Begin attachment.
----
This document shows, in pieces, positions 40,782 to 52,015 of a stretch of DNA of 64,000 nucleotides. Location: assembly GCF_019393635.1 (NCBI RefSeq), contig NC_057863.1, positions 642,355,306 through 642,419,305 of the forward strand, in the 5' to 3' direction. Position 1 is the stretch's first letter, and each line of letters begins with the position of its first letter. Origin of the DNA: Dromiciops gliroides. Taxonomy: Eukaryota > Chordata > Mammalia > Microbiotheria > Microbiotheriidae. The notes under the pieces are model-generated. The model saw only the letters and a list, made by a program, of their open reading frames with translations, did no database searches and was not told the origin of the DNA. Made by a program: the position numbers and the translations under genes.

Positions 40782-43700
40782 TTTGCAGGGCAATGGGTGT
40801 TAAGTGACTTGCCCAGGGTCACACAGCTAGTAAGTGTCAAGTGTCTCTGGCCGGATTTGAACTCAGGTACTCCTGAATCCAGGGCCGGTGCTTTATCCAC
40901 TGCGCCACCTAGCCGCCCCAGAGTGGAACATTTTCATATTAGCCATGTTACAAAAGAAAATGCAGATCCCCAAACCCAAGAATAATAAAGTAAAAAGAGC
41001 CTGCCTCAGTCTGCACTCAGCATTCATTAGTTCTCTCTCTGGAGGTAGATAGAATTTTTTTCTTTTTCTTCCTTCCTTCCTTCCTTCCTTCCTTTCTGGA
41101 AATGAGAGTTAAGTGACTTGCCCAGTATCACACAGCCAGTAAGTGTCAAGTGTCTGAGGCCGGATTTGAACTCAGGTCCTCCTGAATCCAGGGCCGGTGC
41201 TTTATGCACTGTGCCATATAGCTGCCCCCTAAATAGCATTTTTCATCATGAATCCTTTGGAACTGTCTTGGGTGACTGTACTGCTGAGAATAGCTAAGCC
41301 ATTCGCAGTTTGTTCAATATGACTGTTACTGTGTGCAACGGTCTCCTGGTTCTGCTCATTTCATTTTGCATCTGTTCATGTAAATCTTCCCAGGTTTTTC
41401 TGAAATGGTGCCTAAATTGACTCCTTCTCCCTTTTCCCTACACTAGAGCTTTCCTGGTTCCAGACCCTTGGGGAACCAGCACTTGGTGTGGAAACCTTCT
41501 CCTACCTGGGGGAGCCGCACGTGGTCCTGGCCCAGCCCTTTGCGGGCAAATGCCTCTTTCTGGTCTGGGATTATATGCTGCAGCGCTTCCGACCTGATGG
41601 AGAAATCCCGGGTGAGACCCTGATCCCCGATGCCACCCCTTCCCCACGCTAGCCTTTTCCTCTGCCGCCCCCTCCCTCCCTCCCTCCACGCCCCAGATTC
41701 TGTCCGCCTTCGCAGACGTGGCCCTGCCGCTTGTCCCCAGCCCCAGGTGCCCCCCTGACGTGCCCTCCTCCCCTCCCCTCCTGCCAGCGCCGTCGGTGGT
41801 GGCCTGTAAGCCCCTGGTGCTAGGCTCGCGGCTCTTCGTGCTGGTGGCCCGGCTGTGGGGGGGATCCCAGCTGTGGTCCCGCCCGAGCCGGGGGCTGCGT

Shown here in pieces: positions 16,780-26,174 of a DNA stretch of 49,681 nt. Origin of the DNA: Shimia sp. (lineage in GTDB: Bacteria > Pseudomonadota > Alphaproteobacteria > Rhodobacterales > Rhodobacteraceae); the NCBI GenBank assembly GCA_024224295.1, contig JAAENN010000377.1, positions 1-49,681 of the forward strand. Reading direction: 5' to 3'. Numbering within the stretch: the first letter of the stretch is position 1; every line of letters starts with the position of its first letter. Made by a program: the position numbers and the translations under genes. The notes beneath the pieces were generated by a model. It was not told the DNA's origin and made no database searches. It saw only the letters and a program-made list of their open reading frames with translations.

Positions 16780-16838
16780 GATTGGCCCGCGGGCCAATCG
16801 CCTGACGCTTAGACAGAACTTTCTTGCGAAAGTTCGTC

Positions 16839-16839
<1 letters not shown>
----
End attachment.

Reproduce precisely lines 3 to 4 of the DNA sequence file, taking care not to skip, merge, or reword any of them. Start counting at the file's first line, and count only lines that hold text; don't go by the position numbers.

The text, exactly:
40782 TTTGCAGGGCAATGGGTGT
40801 TAAGTGACTTGCCCAGGGTCACACAGCTAGTAAGTGTCAAGTGTCTCTGGCCGGATTTGAACTCAGGTACTCCTGAATCCAGGGCCGGTGCTTTATCCAC